Thoughts When New Christian Groups Come to Town

At the celebrations of the 50th Anniversary of the Commune of Montreux, one of the speakers had a wheel as his ‘show and tell’ piece. He said that the many different churches were like a wheel. Christ was the centre, and all the different spokes were the different kinds of Christianity. This works well in Montreux say, where the Table ronde is a very friendly group.

 

Today at the meeting of the Table Ronde we were introduced to a new couple, who are being sponsored by one of the free Churches to do a new mission in Montreux, especially to the youth and the English speaking peoples who might be attending the Hotel Schools. So here is a new ‘spoke’ so to say. This group is the same group who started and now runs the C3 Church in Lausanne. They are deliberately bilingual (English and French).

 

Then the same person who spoke at the anniversary said on my behalf (not being good enough in French yet) ‘Well Paul is a good guy. Maybe you can get together with him to see if you can co-operate’. They said, ’Well we are a charismatic group. There might be problems working together.’ I said ‘Well we are a charismatic group too, because the Spirit is with us.’

 

So there’s a can of worms that has been opened up for me. Let me first start by reflecting on financing. I wonder ‘Where did the money come from to establish this new mission?’ Clearly some people have access to sources of funding that we do not. It is pretty well known that people from so called ‘charismatic’ churches are generous givers. Anglicans tend to struggle a little bit, as we have seen over the last little while, when we have had our stewardship campaign.

 

So being the ‘older’ kid on the block means that we deal with some problems that are associated with that ‘being known’ factor, that newer missions don’t. they have the chance to establish a culture of generous giving, and missionary outlook, because they are new, and have built this into their culture.

 

Charles Handy talks about organisations and renewal. He says that existing organisations are invested in the status quo, because it is that which has got them to where they are now. But all organisations also need to renew themselves. He says that the best form of renewal and engagement with the new situation is to start new groups within the same umbrella organisation. That way renewal happens, but the older group is allowed to decline gracefully.

 

Our problem is that we are trying to do the harder thing. We are trying renewal within the context of an existing set of practices. This is always going to be hard on the people who are invested in the ‘way things are’. Hence our growing pains.

 

But then comes the question of co-operation and the presence of the Spirit. Every Sunday we say ‘We are the Body of Christ, his Spirit is with us’. At the Eucharist we call upon the Spirit to enliven us and to send us out to live and work to God’s praise and glory.

 

The ‘charismatic’ Churches, as they have called themselves, place great emphasis on the signs of the Spirit’s presence, and sometimes make particular signs the test of membership (like speaking in Tongues of ecstasy). But they do have the value of saying ‘well if the Spirit is here’ what does that look like for us? If the Spirit is here, what gifts are given to the congregation for ministry? There is no room for passengers, because everyone has been given the Spirit.

 

So do they not think that this is true for us? In one sense the existence of self called ‘Charismatic’ churches is an implied criticism of us. Why would there be a need for a ‘charismatic’ Church, if the people starting such a Church believed that the Spirit was present with us. In a way the question is put the wrong way round. It is asked ‘If the Spirit is with you, then where are the signs? How come you do not show it? We have the Spirit, and we show it in these [insert description here] ways.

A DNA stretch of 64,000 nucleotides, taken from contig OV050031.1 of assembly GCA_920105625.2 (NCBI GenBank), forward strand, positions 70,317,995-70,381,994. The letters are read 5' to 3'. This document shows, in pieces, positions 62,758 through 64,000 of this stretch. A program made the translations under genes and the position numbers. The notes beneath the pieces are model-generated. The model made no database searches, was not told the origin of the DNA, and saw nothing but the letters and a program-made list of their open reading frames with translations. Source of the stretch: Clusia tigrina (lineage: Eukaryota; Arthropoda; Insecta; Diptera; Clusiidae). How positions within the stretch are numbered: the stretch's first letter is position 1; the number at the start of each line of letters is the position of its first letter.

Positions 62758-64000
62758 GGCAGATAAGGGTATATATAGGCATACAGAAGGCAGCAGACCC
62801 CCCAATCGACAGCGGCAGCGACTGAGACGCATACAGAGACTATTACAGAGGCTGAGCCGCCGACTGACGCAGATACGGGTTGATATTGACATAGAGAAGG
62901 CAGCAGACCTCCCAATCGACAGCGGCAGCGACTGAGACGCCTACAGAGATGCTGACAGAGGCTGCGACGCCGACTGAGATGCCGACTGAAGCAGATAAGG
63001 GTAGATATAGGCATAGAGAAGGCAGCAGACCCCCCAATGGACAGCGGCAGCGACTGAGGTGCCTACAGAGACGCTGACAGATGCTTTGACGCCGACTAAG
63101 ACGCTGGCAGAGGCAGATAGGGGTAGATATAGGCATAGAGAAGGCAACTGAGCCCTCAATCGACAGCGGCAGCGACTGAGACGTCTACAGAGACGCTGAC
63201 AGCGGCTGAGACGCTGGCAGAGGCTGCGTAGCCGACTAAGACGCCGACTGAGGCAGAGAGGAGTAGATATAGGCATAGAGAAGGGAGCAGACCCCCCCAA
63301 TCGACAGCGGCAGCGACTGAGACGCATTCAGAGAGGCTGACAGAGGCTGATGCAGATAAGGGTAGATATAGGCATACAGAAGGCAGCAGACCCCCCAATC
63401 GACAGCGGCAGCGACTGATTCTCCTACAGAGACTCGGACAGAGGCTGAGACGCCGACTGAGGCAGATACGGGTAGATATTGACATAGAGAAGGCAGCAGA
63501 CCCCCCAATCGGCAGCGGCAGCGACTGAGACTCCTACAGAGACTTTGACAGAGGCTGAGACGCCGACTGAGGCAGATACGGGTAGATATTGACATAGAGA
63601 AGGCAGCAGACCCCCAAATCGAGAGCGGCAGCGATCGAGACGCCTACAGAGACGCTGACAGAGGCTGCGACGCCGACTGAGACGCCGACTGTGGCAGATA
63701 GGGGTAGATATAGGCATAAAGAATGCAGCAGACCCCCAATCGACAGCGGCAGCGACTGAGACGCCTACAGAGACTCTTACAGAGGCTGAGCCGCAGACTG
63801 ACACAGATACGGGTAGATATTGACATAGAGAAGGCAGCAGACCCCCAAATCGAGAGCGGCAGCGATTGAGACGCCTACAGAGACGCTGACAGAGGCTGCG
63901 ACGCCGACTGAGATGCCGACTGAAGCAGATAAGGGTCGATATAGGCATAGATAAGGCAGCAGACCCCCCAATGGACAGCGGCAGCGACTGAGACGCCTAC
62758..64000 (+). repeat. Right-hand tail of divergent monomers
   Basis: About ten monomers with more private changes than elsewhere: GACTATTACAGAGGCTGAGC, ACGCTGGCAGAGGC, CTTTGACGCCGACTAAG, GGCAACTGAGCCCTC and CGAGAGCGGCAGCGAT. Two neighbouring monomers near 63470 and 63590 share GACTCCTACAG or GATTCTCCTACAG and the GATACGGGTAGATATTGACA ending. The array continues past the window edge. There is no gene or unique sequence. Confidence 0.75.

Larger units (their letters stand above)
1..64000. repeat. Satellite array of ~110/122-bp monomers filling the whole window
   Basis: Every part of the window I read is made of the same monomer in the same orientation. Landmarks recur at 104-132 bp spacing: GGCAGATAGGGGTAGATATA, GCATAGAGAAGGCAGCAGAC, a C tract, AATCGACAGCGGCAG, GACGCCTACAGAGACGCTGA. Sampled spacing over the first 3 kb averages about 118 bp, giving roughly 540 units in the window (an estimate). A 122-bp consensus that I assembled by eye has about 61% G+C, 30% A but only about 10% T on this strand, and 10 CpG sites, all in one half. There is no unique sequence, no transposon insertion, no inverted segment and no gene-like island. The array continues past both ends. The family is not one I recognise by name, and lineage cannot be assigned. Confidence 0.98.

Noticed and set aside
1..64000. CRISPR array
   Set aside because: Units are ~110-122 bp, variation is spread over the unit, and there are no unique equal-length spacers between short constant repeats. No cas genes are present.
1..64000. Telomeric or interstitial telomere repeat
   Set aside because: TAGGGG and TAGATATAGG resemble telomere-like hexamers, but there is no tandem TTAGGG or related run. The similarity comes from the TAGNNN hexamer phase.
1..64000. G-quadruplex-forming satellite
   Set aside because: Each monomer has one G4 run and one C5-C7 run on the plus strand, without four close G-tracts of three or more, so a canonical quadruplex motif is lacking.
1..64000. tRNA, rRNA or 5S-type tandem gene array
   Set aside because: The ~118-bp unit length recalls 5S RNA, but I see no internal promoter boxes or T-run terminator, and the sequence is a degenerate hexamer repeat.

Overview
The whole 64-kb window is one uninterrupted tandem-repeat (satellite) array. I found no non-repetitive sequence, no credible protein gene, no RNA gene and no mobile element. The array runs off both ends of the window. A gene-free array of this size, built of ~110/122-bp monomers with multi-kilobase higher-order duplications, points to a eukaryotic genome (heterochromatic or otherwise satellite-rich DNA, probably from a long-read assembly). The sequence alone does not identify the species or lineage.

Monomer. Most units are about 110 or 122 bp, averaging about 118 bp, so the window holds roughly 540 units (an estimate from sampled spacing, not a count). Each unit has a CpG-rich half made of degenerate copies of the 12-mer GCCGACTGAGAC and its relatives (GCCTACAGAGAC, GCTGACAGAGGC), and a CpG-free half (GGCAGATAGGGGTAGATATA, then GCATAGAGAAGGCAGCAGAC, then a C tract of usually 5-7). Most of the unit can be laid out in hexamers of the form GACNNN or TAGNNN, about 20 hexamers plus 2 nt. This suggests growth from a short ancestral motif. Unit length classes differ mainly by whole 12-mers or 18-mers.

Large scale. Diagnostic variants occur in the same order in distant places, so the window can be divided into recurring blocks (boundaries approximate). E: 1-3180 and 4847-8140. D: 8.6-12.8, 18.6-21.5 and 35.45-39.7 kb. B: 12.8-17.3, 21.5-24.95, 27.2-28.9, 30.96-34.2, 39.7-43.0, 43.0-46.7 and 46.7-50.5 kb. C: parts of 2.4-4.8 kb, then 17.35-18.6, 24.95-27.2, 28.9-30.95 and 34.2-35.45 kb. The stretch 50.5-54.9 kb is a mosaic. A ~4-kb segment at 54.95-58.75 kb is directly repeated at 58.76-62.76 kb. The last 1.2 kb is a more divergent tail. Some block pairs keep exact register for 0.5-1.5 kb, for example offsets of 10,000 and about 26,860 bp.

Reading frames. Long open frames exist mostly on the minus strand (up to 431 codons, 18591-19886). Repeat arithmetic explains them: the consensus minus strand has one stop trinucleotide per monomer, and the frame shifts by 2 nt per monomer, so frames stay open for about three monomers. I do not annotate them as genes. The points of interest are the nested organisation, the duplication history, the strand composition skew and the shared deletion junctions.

But the proper way I think is to say ‘Well the presupposition of our thinking is that God has promised the gift of the Spirit to the Church. Each congregation has this promise as a starting point. Now the question is ‘What do these gifts look like for us?’

 

I think that our biggest fault is that we do not place enough emphasis on how the Spirit is active in our lives. We say ‘The Spirit is with us’ and then go on acting as we’ve always done. Think about all those people abusing children, and then going into Church saying ‘The Spirit is with Us’. On the other hand, to stipulate how the Spirit should be with any one person is also a bit presumptuous I think. To say ‘Well the Spirit is not with you, but with us, that is why we need a new ministry is also a bit presumptuous. But if they are making contact with people whom we are not, then what cause have we to complain? On the other hand, why do they think that they can set up new ministries, when we are doing our best to be the Church for English speaking peoples here?

 

I think we do need to be close enough to one another so that there can be enough honesty to ask these questions. This is what I hope will happen in our gospel reflection groups.

 

So the presence of the new ‘charismatic’ people at the Table Ronde stimulated my thinking once more. I get offended, I must admit, when I feel the implied superiority of folk who just move into town and set up a religious shingle. On the other hand, I admire their commitment, dedication and willingness to fund new ministries.

 

There seems no place of being right. Everyone is right and wrong. I just wish that  there would be some way of us working together.

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About frpaulsblog

Paul Dalzell is now a semi-retired priest living in Alexandra, Australia
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